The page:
College Resources

Fair Use

Section 107 of the U.S. Copyright Law provides for fair use exemption. Fair Use is intended to balance the needs of scholars and students with the rights of copyright owners. The law states that copyrighted materials may be used one time only under special circumstances which constitute fair use. While Fair Use Guidelines described on this page do not carry total legal force, they are usually considered a "safe harbor" for permissible use.

FAIR USE SCALE

What constitutes fair use is expressed in the form of guidelines rather than explicit rules. When ruling in "fair use" cases, courts consider four factors: purpose, nature, proportion and impact. In the table below, we have summarized fair use guidelines for each of these factors. Consider where you stand on each factor and use the provided scale to determine how you will proceed.
 

4 out of 4
Your use of the copyrighted work is fair.
 
3 out of 4
You are probably protected under Fair Use.
2 out of 4
Use the copyrighted work at your own risk.
1 out of 4
You are strongly advised not to use the work.

PURPOSE

Favoring Fair Use

  • Non-Profit

  • Educational

  • Teaching

  • Research

  • Scholarship

  • Criticism

  • Comment

  • News Reporting

  • Transformative or productive use

  • Restricted access

  • Parody

Opposing Fair Use

  • Commercial

  • Profiting from the use

  • Entertainment

  • Bad-faith behavior

  • Denying credit to original author

NATURE

Favoring Fair Use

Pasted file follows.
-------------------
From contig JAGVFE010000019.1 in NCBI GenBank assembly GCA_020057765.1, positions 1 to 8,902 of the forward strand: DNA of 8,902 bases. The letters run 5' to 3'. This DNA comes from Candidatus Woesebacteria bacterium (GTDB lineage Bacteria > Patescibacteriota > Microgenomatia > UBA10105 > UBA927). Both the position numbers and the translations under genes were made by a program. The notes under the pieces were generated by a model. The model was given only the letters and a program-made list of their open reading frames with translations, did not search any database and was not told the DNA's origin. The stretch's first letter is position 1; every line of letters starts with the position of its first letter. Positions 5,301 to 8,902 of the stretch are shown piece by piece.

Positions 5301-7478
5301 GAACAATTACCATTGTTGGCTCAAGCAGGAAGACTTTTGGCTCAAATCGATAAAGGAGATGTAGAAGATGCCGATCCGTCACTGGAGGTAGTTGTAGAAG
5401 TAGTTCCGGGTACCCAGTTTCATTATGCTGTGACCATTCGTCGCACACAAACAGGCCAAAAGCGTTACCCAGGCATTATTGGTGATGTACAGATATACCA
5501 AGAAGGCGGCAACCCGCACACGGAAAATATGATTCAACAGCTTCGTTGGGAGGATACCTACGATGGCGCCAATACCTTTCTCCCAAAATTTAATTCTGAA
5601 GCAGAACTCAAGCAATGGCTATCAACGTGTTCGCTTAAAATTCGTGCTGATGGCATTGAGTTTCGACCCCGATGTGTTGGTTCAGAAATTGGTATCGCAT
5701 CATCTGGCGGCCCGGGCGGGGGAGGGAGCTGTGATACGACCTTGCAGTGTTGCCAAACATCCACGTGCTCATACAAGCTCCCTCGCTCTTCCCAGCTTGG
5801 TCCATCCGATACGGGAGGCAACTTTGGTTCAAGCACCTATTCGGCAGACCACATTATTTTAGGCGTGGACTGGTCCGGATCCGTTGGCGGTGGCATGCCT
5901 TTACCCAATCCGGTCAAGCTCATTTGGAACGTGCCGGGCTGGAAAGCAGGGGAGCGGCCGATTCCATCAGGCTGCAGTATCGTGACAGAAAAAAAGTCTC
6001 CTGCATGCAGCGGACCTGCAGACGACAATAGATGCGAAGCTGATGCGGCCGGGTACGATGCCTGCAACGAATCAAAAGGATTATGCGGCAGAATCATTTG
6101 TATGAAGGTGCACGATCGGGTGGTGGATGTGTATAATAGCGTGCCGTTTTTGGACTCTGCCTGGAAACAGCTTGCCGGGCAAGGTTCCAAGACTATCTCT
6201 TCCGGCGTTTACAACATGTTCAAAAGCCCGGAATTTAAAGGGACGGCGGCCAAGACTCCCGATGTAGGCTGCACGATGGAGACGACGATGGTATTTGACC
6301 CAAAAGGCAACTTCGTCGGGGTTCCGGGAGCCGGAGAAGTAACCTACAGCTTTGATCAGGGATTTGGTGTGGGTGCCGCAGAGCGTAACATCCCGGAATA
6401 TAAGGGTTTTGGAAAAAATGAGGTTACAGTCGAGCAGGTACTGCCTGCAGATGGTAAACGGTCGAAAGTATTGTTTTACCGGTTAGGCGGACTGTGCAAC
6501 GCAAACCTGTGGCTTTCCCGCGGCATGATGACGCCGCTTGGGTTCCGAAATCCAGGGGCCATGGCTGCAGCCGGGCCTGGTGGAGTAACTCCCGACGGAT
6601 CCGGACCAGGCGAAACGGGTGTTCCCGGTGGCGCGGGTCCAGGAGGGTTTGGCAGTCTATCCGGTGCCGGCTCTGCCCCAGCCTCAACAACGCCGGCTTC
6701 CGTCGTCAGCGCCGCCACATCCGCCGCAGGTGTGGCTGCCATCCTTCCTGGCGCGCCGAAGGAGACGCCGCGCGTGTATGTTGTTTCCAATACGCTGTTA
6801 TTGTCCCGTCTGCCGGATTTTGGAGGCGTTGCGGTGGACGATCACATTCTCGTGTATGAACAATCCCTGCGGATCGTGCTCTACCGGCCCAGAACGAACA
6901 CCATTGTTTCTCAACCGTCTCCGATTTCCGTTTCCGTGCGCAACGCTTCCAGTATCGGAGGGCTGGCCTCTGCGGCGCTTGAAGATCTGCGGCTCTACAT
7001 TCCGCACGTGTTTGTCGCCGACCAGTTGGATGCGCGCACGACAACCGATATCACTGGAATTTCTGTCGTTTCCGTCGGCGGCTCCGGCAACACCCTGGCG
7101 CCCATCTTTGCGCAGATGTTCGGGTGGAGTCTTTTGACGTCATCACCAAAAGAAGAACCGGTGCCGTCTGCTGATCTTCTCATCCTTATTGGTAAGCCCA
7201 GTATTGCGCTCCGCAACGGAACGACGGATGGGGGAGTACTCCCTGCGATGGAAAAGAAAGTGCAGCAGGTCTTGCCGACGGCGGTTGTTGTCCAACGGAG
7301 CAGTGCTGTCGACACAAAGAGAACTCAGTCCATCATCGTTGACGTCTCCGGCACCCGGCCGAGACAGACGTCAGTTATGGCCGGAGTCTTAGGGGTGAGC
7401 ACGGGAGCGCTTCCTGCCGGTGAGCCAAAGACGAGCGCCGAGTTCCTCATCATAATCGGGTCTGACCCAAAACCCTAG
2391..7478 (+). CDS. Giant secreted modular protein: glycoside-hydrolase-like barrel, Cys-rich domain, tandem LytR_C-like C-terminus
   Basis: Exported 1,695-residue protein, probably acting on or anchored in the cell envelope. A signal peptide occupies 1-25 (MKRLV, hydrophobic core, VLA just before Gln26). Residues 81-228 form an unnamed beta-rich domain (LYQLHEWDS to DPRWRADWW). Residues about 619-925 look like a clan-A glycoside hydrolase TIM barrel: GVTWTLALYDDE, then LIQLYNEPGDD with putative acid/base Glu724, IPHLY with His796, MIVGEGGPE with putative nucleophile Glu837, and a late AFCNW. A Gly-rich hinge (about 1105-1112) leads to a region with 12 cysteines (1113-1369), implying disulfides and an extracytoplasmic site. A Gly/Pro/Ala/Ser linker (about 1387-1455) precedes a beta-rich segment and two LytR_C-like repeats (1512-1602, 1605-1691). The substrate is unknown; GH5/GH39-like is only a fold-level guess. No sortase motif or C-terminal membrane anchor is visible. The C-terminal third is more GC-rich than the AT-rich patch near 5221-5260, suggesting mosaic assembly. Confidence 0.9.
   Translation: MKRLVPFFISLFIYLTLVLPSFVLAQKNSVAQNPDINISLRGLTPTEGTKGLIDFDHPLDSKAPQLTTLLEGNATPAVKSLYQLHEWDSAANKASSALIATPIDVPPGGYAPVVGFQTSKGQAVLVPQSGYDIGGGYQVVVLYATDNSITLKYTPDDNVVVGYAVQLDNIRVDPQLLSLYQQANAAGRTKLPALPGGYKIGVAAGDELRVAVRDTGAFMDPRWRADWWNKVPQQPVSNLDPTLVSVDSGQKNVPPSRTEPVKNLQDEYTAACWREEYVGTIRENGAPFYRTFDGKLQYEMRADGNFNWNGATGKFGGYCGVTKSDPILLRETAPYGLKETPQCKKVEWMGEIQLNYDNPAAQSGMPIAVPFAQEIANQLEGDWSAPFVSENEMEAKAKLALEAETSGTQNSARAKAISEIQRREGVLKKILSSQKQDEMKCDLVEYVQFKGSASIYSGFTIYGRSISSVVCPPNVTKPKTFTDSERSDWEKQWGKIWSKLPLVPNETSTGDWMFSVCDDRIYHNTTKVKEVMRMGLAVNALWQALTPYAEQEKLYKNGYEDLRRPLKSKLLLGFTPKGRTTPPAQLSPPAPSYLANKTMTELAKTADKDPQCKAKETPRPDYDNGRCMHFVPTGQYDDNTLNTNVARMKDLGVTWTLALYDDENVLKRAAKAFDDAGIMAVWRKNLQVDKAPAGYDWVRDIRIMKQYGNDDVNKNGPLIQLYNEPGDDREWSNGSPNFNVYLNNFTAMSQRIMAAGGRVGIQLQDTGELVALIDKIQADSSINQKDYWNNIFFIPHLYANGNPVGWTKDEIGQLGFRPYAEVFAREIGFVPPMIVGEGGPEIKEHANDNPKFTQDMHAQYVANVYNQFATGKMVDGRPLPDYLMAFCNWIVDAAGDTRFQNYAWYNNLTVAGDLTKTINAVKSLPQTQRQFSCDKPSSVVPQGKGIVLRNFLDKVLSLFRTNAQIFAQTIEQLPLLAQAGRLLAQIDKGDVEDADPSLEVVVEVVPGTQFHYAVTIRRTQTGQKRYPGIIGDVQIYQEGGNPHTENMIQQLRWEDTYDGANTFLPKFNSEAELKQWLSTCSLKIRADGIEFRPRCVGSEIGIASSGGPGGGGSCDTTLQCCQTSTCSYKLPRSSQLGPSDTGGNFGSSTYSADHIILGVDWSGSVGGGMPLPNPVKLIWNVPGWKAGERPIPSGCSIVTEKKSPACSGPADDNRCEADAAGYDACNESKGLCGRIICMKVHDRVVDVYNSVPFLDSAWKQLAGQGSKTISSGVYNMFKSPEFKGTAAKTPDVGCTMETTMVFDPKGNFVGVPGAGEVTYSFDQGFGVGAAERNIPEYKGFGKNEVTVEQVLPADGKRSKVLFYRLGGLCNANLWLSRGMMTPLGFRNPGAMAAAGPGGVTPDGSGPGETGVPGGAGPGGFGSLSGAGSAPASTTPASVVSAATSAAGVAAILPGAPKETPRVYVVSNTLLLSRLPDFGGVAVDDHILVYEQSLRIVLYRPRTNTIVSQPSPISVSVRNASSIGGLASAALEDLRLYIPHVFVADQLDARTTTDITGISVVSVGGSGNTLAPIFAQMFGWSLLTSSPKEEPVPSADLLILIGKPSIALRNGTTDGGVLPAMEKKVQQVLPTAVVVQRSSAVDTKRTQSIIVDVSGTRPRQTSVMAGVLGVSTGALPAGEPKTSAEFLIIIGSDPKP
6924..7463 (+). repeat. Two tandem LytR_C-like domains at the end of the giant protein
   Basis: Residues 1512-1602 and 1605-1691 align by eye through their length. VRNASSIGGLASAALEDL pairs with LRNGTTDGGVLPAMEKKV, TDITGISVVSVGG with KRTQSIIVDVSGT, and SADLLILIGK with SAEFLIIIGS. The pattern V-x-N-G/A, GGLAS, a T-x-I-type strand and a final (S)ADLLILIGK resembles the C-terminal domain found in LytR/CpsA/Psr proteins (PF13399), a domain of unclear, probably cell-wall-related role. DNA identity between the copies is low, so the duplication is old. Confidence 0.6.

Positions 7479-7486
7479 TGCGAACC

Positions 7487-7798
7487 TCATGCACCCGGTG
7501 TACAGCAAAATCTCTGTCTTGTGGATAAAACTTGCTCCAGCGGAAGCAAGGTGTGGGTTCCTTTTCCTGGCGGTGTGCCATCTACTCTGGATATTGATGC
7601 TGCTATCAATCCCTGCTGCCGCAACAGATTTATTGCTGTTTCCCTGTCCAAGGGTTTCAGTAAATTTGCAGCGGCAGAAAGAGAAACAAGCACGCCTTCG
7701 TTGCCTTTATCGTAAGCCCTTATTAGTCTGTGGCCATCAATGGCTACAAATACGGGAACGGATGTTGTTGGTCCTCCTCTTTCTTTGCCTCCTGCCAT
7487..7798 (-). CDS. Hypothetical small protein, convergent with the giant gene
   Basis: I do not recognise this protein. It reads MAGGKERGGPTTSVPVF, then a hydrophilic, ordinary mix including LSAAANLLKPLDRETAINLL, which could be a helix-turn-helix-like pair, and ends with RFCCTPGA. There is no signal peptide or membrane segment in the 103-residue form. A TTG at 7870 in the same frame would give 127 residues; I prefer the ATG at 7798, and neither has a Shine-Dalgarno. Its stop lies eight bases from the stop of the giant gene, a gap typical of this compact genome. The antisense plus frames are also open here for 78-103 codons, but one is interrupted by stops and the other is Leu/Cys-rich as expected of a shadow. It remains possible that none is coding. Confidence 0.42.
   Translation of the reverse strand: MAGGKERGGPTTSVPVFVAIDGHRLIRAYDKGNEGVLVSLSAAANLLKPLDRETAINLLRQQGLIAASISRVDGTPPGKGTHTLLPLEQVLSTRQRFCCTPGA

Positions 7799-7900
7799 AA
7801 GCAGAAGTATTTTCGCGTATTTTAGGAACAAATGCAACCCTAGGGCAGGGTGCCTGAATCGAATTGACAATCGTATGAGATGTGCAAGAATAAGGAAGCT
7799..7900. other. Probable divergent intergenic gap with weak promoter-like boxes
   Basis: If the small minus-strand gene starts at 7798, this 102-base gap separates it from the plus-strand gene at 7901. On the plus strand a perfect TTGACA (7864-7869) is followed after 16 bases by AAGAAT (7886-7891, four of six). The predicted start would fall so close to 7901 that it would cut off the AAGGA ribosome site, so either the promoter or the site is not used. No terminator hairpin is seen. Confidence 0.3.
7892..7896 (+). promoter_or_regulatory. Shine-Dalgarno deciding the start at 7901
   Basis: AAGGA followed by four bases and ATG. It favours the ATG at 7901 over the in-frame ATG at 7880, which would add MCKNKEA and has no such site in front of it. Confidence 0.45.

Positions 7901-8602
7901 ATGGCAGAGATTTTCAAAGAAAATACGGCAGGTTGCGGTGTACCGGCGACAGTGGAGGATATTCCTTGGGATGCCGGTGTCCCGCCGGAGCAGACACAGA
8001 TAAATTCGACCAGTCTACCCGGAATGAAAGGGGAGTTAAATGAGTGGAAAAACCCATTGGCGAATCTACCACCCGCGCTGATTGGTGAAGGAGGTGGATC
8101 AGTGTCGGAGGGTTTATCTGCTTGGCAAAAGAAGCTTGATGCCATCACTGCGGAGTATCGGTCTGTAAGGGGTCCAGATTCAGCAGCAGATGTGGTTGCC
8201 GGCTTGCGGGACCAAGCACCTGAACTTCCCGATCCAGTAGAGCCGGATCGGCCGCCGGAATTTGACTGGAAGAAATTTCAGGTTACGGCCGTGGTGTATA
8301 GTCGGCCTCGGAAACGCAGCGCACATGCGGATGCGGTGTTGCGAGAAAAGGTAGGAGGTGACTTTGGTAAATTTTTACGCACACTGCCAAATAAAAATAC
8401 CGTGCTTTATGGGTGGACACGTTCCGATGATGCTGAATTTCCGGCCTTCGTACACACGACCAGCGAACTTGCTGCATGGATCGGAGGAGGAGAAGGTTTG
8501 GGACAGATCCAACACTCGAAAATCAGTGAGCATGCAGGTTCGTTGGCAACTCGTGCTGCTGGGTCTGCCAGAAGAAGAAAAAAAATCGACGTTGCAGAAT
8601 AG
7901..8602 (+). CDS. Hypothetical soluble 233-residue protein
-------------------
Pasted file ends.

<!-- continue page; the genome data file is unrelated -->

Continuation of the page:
• Published work

  • Fact-based or nonfiction work

  • Important to stated educational objectives

Opposing Fair Use

  • Unpublished work

  • Highly creative or fictional work

  • Work was intended created for the Education Market (ex. textbooks, workbooks)

PROPORTION or AMOUNT

Favoring Fair Use

  • Small portion of the work

  • Section used is not central or critical to entire work; it is not the "heart of the work"

  • Amount is suitable for stated educational objectives

  • Thumbnail image (not to exceed 100 x 125 or 125 x 100 pixels)

Opposing Fair Use

  • Large or entire portion of the work

  • Section used is central to the work

IMPACT or EFFECT
(most important of the Four Factors)

Favoring Fair Use

  • User owns lawfully acquired or purchased copy of original work

  • One or few copies made

  • No significant effect on the market or potential market for copyrighted work

  • No similar product marketed by the copyright holder

  • Lack of licensing mechanism

  • Original is out of print or otherwise unavailable

  • Copyright owner cannot be identified

  • Use is spontaneous

Opposing Fair Use

  • Competes with sales of the original work
  • Significantly impairs market or potential market for copyrighted work or derivative

  • Reasonably available licensing mechanism available

  • Affordable permission available for using work

  • Numerous copies made

  • User makes work accessible on Web or in other public forum

  • Repeated or long term use

  • What if "everybody did it"

4 out of 4
Your use of the copyrighted work is fair.
 
3 out of 4
You are probably protected under Fair Use.
2 out of 4
Use the copyrighted work at your own risk.
1 out of 4
You are strongly advised not to use the work.